Hits & Misses | News | Salt Lake City | Salt Lake City Weekly
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News

Hits & Misses

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Mitt’s Mouth
He is happy to take Utahns’ money (walking away with $1.1 million in the most recent presidential fund-raising reports). And when he’s in town, he’s happy to be a Mormon. But Utahns might want to listen to what Mitt Romney says about them when he thinks they’re not listening. In fund-raising letters, Mitt portrays himself as the guy on the white horse who snatched Olympic success from the jaws of country-bumpkin managers. New ads from the Massachusetts Democratic Party quote Romney’s thoughts on Utah in 2002: “I lived in a place that was a one-party state that was primarily Republican, and I thought, ‘Won’t that be nice?’ The answer is, ‘No.’” Maybe he didn’t like the movie selection in his hotel room.

Stadium Bacon
The benevolent leaders of Sandy have decided not to swipe a soccer academy from Salt Lake City—at least not on paper. Following objections, Sandy has removed language from its development deal with Real Salt Lake that called for Real’s “best efforts” to locate a planned international soccer school in Sandy. Salt Lake City Mayor Rocky Anderson and some state lawmakers claim Real leaders promised the academy to Utah’s capital as a way of ensuring Salt Lake City’s support for $35 million of soccer stadium subsidy. Meanwhile, the dealmakers of Sandy knew to get everything in writing. The city’s proposed contract still gives Sandy a stadium suite and naming rights to the potential future “Tom Dolan Memorial, In Your Face, Rocky” stadium.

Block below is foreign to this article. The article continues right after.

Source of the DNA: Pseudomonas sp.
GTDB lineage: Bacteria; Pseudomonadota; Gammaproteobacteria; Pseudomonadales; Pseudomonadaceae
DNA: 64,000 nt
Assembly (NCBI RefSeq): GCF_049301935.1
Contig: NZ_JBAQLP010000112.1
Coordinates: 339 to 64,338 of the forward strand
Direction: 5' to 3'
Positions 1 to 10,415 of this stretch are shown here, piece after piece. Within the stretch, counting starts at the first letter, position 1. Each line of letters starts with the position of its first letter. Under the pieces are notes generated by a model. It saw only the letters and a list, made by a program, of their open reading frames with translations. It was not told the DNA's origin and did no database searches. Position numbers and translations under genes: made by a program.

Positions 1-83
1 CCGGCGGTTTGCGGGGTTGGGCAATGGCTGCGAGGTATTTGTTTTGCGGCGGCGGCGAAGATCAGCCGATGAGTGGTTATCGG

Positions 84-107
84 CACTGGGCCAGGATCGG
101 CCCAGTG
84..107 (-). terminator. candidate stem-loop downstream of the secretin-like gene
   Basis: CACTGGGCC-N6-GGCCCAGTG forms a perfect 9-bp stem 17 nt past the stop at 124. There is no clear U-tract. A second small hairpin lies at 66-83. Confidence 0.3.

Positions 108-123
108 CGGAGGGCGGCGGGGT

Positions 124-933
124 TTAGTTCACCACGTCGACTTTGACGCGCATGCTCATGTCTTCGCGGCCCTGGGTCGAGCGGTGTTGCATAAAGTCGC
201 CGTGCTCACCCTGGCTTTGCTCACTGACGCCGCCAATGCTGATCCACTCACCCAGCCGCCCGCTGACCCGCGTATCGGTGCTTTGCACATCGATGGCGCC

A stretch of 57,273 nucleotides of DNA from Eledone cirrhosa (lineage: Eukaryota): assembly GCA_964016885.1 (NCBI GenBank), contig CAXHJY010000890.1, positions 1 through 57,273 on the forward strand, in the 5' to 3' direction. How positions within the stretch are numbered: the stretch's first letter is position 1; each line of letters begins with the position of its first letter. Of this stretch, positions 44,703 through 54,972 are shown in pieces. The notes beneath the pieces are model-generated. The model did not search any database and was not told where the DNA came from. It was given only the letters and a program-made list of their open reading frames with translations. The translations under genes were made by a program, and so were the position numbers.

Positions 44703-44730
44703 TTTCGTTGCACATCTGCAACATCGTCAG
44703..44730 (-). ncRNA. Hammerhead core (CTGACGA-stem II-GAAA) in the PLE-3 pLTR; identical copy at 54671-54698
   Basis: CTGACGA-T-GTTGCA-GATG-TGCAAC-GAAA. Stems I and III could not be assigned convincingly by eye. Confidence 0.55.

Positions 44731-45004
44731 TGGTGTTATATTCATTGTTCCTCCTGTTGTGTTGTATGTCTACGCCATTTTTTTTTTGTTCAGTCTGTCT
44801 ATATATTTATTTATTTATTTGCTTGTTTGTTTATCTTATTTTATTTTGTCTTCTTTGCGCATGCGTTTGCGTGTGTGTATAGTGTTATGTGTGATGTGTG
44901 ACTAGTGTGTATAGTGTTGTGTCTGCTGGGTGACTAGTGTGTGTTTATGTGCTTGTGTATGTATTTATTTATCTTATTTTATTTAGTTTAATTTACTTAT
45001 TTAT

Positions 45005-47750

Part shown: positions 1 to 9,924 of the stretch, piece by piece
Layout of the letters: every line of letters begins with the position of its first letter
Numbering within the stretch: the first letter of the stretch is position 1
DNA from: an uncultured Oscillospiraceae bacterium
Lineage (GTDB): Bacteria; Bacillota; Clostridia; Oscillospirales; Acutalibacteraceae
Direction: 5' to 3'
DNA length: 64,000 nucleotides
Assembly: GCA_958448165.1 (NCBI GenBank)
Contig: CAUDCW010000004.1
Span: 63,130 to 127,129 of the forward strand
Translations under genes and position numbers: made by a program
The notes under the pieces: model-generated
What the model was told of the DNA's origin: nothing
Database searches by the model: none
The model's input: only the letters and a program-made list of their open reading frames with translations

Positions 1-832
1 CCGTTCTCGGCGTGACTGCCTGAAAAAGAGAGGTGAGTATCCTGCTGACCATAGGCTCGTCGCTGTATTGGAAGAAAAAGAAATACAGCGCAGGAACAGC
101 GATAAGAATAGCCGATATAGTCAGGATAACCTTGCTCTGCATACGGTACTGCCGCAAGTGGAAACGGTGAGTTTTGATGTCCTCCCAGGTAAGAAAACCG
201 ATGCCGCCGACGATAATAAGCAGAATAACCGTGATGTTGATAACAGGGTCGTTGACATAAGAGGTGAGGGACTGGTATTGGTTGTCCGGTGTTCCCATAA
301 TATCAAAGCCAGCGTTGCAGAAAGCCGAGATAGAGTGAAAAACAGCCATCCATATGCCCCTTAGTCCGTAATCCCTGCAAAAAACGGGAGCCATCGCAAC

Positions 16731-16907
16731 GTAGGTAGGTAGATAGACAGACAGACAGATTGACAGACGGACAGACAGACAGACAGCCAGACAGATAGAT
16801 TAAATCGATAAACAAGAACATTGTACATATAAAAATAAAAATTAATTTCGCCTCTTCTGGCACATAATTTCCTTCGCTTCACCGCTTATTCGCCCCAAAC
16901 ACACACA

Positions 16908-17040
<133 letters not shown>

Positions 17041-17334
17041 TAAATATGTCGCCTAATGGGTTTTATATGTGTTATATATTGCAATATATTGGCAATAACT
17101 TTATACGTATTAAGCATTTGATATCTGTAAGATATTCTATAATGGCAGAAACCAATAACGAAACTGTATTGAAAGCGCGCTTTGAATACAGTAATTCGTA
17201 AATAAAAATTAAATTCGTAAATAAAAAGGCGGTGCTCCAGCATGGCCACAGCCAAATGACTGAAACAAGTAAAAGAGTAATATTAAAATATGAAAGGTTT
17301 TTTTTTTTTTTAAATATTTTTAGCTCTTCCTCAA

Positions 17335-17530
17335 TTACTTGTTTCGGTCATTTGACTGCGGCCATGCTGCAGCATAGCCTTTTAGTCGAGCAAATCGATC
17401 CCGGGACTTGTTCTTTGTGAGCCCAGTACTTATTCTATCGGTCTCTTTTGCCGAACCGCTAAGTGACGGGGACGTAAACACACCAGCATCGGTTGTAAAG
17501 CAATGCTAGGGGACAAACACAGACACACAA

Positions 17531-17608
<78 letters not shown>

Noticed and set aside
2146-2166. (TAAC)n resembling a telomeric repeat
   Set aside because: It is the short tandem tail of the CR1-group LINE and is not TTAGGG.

Pay Out
The Jordan School Board handed new ammunition to those pushing a potentially disastrous district split by voting to quadruple their own pay. A new Utah law lifting a previous $3,000 cap on board pay went into effect July 1, and Jordan’s leaders didn’t waste any time voting to hike their salary to $12,000. Board members who decide to stop there can console themselves that they will be getting future pay hikes to keep up with inflation and that their health insurance is free. Members who don’t want the health insurance can take $17,000 instead, driving their pay to near $30,000. The number is difficult to swallow given that new teachers are paid about that—and they recently saw their health premiums double.
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